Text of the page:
At National Gallery, Edvard Munch's 'Prints' reveal artist's methodical process
By Blake Gopnik
Sunday, August 1, 2010
With all his "Scream"-ing and "Vampire"-ism, we tend to think of Edvard Munch as the Neurotic from Norway. What's harder to recognize is that those direct effusions from a tortured soul are, in fact, craftily organized constructions worked out over years, sometimes decades, until Munch had exhausted the options they offered.
Many of Munch's most immediately expressive paintings were refined in version after version. He even screamed his "Scream" a number of times, working through the scene's possibilities. But to see Munch digging most deeply and systematically into a single subject, you have to head to his prints.
An important new exhibition at the National Gallery of Art, titled "Edvard Munch: Master Prints," explores a dozen or so emotive subjects from Munch's repertoire, sampled from the gallery's excellent Munch holdings as well as from the Epstein Family Collection, whose owners are longtime donors to the gallery, and from the important New York collection of Catherine Woodard and Nelson Blitz Jr. That sampling shows how Munch could use sequences of woodblock prints and lithographs, slightly or significantly varied over time, to come to grips with his favorite subjects.
Prints allowed the most methodical exploration of the absolutely unmethodical in life, letting an artist rework the same plate over a period of years and pull new artworks from it.
A black-and-white lithograph, printed in 1895 when Munch was 31 and a rising star, is a reprise of a painted subject originally titled "Love and Pain." It shows a couple collapsing in the throes of a hopeless romance. (Munch suffered much agony over an affair with a married woman.)
The man, respectably dressed in a suit, rests his head in the lap of a beautiful nude, who leans over and buries her face in his neck as her hair falls over his shoulders. It is a tender, poignant image of shared sorrow -- until Munch decides it shouldn't be. Swedish playwright August Strindberg had seen the painting and decided that the man was the victim of a female predator, and he suggested the new title of "Vampire." (Or so says a wall text. The exhibition's thorough catalogue, by curators Andrew Robison and Elizabeth Prelinger, attributes the change to a Polish friend of Munch's.)
Munch, always happy to raise the stakes and the emotional pitch, bought the work's new title and reading. In the four versions in this show (others exist), we see the original black-and-white litho from the Epstein collection, and then the full Draculette treatment it gets a year or so later, in a hand-colored impression from the gallery's own holdings: Munch prints his litho onto ghoulish green paper, then brushes the woman's hair in orange-red so that it can drip bloodlike down her victim. The artist even adds some varnish on top of the hair, just to give it a liquid gloss.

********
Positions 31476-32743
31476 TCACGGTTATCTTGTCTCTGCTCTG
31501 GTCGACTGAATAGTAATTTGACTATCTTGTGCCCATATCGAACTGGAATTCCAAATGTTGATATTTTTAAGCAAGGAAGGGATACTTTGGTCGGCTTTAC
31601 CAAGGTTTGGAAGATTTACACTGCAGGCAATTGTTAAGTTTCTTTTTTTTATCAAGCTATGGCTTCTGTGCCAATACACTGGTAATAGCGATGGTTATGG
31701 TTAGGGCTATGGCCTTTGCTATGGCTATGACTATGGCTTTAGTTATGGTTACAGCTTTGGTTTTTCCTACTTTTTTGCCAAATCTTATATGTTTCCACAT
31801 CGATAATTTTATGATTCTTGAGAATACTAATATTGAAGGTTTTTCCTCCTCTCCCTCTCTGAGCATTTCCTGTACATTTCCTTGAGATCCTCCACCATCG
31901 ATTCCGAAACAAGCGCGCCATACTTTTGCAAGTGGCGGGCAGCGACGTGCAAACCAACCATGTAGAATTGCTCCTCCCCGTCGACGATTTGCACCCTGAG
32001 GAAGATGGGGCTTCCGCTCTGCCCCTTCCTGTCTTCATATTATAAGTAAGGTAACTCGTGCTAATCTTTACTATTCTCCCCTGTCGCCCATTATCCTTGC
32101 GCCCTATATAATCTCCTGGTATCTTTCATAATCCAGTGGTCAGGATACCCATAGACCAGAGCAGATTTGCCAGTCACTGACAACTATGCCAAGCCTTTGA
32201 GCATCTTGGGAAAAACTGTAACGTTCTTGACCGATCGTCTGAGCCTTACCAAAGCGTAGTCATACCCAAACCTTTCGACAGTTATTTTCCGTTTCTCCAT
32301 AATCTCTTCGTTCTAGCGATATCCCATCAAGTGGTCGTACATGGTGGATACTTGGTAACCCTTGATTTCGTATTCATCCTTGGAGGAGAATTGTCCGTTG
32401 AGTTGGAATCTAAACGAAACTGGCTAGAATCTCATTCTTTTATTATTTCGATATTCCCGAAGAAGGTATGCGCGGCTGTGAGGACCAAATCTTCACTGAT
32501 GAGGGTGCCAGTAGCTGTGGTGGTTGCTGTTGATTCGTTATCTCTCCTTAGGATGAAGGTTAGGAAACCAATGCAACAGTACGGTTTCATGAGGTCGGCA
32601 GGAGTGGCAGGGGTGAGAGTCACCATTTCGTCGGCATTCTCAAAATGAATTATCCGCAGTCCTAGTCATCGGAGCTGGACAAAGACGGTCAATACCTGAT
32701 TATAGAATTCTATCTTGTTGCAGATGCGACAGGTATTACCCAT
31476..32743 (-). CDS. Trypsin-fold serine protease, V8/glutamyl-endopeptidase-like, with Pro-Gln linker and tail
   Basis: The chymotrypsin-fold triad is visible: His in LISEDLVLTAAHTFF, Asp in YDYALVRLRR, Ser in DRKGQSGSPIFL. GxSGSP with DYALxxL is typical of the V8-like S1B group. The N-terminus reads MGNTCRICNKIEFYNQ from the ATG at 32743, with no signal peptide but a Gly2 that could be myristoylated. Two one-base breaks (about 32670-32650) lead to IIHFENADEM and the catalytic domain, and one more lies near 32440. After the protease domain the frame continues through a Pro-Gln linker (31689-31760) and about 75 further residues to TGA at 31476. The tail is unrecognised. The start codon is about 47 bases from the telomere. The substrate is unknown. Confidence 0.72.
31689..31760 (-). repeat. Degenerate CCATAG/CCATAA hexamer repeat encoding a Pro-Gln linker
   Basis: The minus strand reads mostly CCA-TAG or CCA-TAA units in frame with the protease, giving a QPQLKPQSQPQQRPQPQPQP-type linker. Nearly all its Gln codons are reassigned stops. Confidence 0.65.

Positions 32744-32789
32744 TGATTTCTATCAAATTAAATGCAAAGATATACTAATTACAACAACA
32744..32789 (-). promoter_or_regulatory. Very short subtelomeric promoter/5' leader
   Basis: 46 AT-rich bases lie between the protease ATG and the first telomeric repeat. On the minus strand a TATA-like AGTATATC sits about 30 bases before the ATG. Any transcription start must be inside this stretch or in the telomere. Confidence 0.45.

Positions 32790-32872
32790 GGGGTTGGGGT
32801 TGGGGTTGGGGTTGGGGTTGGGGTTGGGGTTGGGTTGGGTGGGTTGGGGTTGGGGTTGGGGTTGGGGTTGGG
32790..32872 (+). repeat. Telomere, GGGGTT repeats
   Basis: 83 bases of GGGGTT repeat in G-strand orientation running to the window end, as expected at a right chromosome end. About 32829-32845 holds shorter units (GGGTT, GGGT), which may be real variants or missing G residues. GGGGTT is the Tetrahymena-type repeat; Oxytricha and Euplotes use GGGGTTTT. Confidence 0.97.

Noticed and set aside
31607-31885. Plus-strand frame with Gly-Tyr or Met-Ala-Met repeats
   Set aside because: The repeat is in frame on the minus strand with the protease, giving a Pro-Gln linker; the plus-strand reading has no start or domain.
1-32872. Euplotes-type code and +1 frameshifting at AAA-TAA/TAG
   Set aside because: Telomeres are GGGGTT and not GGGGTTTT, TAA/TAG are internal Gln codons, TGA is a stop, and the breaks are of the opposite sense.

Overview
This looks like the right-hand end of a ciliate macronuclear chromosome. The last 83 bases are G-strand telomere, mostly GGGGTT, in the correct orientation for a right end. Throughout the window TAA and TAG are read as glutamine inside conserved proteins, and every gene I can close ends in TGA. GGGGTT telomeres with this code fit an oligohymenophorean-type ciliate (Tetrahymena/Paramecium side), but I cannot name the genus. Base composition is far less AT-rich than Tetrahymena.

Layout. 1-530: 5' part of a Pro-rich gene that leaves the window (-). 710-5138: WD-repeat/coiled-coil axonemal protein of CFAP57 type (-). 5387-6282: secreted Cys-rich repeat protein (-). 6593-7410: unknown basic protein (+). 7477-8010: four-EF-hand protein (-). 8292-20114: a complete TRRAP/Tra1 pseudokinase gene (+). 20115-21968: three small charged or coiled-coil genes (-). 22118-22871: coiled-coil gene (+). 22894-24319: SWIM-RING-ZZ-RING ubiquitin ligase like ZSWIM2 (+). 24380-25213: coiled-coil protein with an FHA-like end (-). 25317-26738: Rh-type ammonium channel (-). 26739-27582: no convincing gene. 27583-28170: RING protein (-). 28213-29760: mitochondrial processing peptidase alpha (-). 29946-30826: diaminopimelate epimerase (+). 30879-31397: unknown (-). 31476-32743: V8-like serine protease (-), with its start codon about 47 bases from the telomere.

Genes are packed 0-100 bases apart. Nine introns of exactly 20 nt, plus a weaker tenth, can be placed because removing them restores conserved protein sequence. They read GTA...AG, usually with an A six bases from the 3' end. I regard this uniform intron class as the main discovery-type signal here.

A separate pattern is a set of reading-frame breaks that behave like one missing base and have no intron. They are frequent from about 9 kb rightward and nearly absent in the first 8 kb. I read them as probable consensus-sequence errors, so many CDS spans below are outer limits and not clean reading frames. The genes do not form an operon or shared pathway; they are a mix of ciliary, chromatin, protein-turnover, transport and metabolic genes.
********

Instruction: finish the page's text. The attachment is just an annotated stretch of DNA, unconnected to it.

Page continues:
About six years later, in another National Gallery image, Munch decides to make a printable version of that painted variation: He takes his black-and-white litho, then makes a wood-block image of the hair alone to be printed on top in red. Another decade or so goes by and, in another Epstein version, Munch goes even more complicated. Now he's double-printing the lithograph in red and black before adding a wood-block layer in blue, green and beige.
Scanning all these versions, you see the image go from being a remote and sober recollection of a moment in the past to becoming almost cinematic in its immediacy, thanks to its lurid effects of light and color.
This is the Munch way -- try something, change it, then change it again.
Sometimes he seemed to be aiming at a definitive version: The final state of the "Vampire" print became the one he issued in quantity.
Sometimes there is only change for variation's sake, with each print existing as a different kind of work of art, scoring different points -- and selling as a separate edition. (Munch was no neurotic screamer when it came to the business side of things. Bypassing the galleries, he handled the distribution of his prints.)
On at least one occasion -- explored in detail in the online version of this package -- Munch wanted the whole series to be the work of art, the way Bach could ring the changes on a single subject in one of his grand fugues.
Over a span of at least two decades, Munch had returned again and again to an image of a young beauty and a crone by the shore. Records tell us that in the years around 1930 he assembled a set of six or seven of the most varied of those prints, as a gift or sale to a Norwegian collector who would hang them all together. In that series -- which the National Gallery bought in 1978, as its most expensive purchase of prints to that date -- it was as though the high-pitched subject itself took second place to Munch's meticulous exploration of it: Just marveling at the old woman's death's-head face seems to have been less compelling than watching Munch craft its features over time.